Corten steel has many uses in garden and landscape design. It is also called weathering steel - because it resists the weather so successfully. Garden designers and landscape architects use it to make garden planters, retaining walls and other structures.
Iron, at 5%, is the fourth most abundant element (after Oxygen, Silicon and Aluminium). It does much to give soil its rich colour and provides a superb backdrop against which to see the natural colours of leaves, flowers and soils. Mild steel products can look beautiful in gardens - but they rust. Corten steel, as the photographs show, looks like any other steel when it comes from the mill. It quickly develops a rusty layer but then, as with lead and aluminium, the oxydation process ends. The rich patina becomes a protective coat which halts further weathering.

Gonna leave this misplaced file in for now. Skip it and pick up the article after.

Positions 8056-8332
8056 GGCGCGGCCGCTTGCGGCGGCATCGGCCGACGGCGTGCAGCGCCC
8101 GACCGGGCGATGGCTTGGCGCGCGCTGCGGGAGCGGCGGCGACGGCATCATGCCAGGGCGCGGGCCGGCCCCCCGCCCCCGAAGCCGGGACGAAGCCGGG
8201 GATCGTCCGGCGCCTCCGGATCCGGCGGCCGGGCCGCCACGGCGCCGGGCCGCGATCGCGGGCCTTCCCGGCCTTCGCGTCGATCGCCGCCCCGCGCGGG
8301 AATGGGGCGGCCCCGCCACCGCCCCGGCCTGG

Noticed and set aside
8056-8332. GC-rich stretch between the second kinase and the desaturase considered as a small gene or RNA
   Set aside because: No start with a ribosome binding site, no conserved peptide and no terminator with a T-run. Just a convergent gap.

Our sister site CrinkleCrankle sells a range of Corten Planters.
Corten steel garden planter: left:fresh from the steel mill, right: after 2 weeks weathering - corten mellows to a richer colour after about 3 months
The rich red-brown of weathered Corten steel planters is offset by greens, reds and olive-greens
Corten steel garden and landscape planter, with autumn leaves and geraniums